These passages are drawn from the concluding section of The Wealth of Nations. Smith notes that the American colonists are obligated in justice to contribute to the public debts Britain acquired in their behalf, and he is convinced that everything will fall to pieces in America in the absence of Britain's protective hand. He wants the Americans to contribute; if that were impracticable, however, Britain would have to awake from her golden dream. If the project of empire could not be completed, it ought to be given up.
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It is not contrary to justice that both Ireland and America should contribute towards the discharge of the public debt of Great Britain. That debt has been contracted in support of the government established by the Revolution, a government to which the Protestants of Ireland owe, not only the whole authority which they at present enjoy in their own country, but every security which they possess for their liberty, their property, and their religion; a government to which several of the colonies of America owe their present charters, and consequently their present constitution, and to which all the colonies of America owe the liberty, security, and property which they have ever since enjoyed. That public debt has been contracted in the defence, not of Great Britain alone, but of all the different provinces of the empire; the immense debt contracted in the late war in particular, and a great part of that contracted in the war before, were both properly contracted in defence of America. . . .
No oppressive aristocracy has ever prevailed in the colonies. Even they, however, would, in point of happiness and tranquility, gain considerably by a union with Great Britain. It would, at least, deliver them from those rancorous and virulent factions which are inseparable from small democracies, and which have so frequently divided the affections of their people, and disturbed the tranquillity of their governments, in their form so nearly democratical. In the case of a total separation from Great Britain, which, unless prevented by a union of this kind, seems very likely to take place, those factions would be ten times more virulent than ever. Before the commencement of the present disturbances, the coercive power of the mother country had always been able to restrain those factions from breaking out into anything worse than gross brutality and insult. If that coercive power were entirely taken away, they would probably soon break out into open violence and bloodshed. In all great countries which are united under one uniform government, the spirit of party commonly prevails less in the remote provinces than in the centre of the empire. The distance of those provinces from the capital, from the principal seat of the great scramble of faction and ambition, makes them enter less into the views of any of the contending parties, and renders them more indifferent and impartial spectators of the conduct of all. The spirit of party prevails less in Scotland than in England. In the case of a union it would probably prevail less in Ireland than in Scotland, and the colonies would probably soon enjoy a degree of concord and unanimity at present unknown in any part of the British empire. Both Ireland and the colonies, indeed, would be subjected to heavier taxes than any which they at present pay. In consequence, however, of a diligent and faithful application of the public revenue towards the discharge of the national debt, the greater part of those taxes might not be of long continuance, and the public revenue of Great Britain might soon be reduced to what was necessary for maintaining a moderate peace establishment. . . .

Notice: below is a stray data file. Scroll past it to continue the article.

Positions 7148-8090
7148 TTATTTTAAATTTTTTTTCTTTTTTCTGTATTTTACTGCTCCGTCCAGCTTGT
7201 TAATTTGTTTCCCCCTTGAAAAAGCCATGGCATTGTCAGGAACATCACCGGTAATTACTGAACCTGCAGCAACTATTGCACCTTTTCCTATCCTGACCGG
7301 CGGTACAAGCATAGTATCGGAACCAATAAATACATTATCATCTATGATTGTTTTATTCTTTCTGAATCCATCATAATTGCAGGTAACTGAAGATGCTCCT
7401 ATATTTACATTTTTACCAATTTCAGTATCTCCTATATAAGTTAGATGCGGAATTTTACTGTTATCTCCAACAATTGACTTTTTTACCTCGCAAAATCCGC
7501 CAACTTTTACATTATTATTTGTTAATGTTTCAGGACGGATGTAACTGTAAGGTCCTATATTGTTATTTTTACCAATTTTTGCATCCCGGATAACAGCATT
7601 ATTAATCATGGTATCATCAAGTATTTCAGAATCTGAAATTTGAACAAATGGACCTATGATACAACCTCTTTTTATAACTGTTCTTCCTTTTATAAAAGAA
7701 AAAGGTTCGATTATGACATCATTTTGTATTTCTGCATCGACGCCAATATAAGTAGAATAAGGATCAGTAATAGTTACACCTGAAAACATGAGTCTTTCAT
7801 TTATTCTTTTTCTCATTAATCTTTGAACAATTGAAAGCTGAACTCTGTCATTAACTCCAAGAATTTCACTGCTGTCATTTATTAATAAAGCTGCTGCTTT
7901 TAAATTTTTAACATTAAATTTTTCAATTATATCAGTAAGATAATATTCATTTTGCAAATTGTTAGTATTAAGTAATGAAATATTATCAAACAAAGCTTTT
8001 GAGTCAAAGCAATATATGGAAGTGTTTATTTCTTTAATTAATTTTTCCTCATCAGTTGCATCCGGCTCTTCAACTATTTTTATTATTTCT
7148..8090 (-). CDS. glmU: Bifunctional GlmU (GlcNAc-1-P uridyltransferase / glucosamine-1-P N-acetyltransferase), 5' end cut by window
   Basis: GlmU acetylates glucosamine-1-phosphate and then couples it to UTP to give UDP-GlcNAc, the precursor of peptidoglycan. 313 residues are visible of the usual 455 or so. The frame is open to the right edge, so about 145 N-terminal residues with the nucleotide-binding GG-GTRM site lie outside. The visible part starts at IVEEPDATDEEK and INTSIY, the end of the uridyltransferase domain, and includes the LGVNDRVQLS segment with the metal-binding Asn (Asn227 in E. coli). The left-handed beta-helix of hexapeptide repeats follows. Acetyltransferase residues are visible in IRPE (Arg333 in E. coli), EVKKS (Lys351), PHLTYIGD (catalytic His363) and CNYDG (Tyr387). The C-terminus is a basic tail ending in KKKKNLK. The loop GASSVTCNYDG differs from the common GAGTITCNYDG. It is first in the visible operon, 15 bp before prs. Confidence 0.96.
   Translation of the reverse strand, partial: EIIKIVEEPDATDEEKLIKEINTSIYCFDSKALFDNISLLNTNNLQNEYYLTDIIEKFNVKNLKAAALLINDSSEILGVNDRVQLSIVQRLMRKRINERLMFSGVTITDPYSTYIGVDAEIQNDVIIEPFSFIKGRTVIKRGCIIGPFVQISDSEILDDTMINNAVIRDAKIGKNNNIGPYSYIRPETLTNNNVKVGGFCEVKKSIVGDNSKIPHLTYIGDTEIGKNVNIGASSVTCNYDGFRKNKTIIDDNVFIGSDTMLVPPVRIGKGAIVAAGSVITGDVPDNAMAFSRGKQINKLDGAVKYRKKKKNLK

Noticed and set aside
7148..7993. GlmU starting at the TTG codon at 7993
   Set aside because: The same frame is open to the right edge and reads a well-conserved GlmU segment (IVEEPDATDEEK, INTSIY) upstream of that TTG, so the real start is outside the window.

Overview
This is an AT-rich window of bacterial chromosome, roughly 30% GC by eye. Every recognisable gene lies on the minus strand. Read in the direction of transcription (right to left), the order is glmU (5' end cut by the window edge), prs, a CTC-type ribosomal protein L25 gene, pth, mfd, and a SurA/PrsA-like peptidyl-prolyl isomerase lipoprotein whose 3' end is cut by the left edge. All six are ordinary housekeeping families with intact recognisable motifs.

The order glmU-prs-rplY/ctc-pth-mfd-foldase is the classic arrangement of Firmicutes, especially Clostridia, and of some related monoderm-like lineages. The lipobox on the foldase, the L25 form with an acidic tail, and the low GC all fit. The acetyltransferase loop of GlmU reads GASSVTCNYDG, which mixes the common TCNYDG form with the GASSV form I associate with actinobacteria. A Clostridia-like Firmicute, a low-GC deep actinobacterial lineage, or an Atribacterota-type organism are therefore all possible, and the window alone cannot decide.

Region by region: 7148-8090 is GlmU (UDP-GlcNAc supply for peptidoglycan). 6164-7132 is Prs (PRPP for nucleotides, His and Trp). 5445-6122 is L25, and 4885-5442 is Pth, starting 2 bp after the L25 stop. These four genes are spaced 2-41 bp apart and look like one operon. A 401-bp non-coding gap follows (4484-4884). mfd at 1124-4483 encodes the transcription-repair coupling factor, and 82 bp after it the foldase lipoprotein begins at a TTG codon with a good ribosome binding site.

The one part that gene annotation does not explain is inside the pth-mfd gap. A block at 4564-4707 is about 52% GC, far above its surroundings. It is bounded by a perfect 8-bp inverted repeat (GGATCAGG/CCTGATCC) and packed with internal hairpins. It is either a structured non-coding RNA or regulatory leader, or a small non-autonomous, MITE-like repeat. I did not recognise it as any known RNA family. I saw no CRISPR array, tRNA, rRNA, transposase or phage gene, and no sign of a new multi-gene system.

If it should be found impracticable for Great Britain to draw any considerable augmentation of revenue from any of the resources above mentioned, the only resource which can remain to her is a diminution of her expence. In the mode of collecting and in that of expending the public revenue, though in both there may be still room for improvement, Great Britain seems to be at least as œconomical as any of her neighbours. The military establishment which she maintains for her own defence in time of peace is more moderate than that of any European state which can pretend to rival her either in wealth or in power. None of those articles, therefore, seem to admit of any considerable reduction of expence. The expence of the peace establishment of the colonies was, before the commencement of the present disturbances, very considerable, and is an expence which may, and if no revenue can be drawn from them ought certainly to be saved altogether. This constant expence in time of peace, though very great, is insignificant in comparison with what the defence of the colonies has cost us in time of war. The last war, which was undertaken altogether on account of the colonies, cost Great Britain, it has already been observed, upwards of ninety millions. The Spanish war of 1739 was principally undertaken on their account, in which, and in the French war that was the consequence of it, Great Britain spent upwards of forty millions, a great part of which ought justly to be charged to the colonies. In those two wars the colonies cost Great Britain much more than double the sum which the national debt amounted to before the commencement of the first of them. Had it not been for those wars that debt might, and probably would by this time, have been completely paid; and had it not been for the colonies, the former of those wars might not, and the latter certainly would not have been undertaken. It was because the colonies were supposed to be provinces of the British empire that this expence was laid out upon them. But countries which contribute neither revenue nor military force towards the support of the empire cannot be considered as provinces. They may perhaps be considered as appendages, as a sort of splendid and showy equipage of the empire. But if the empire can no longer support the expence of keeping up this equipage, it ought certainly to lay it down; and if it cannot raise its revenue in proportion to its expence, it ought, at least, to accommodate its expence to its revenue. If the colonies, notwithstanding their refusal to submit to British taxes, are still to be considered as provinces of the British empire, their defence in some future war may cost Great Britain as great an expence as it ever has done in any former war. The rulers of Great Britain have, for more than a century past, amused the people with the imagination that they possessed a great empire on the west side of the Atlantic. This empire, however, has hitherto existed in imagination only. It has hitherto been, not an empire, but the project of an empire; not a gold mine, but the project of a gold mine; a project which has cost, which continues to cost, and which, if pursued in the same way as it has been hitherto, is likely to cost, immense expence, without being likely to bring any profit; for the effects of the monopoly of the colony trade, it has been shown, are, to the great body of the people, mere loss instead of profit. It is surely now time that our rulers should either realize this golden dream, in which they have been indulging themselves, perhaps, as well as the people, or that they should awake from it themselves, and endeavour to awaken the people. If the project cannot be completed, it ought to be given up. If any of the provinces of the British empire cannot be made to contribute towards the support of the whole empire, it is surely time that Great Britain should free herself from the expence of defending those provinces in time of war, and of supporting any part of their civil or military establishments in time of peace, and endeavour to accommodate her future views and designs to the real mediocrity of her circumstances.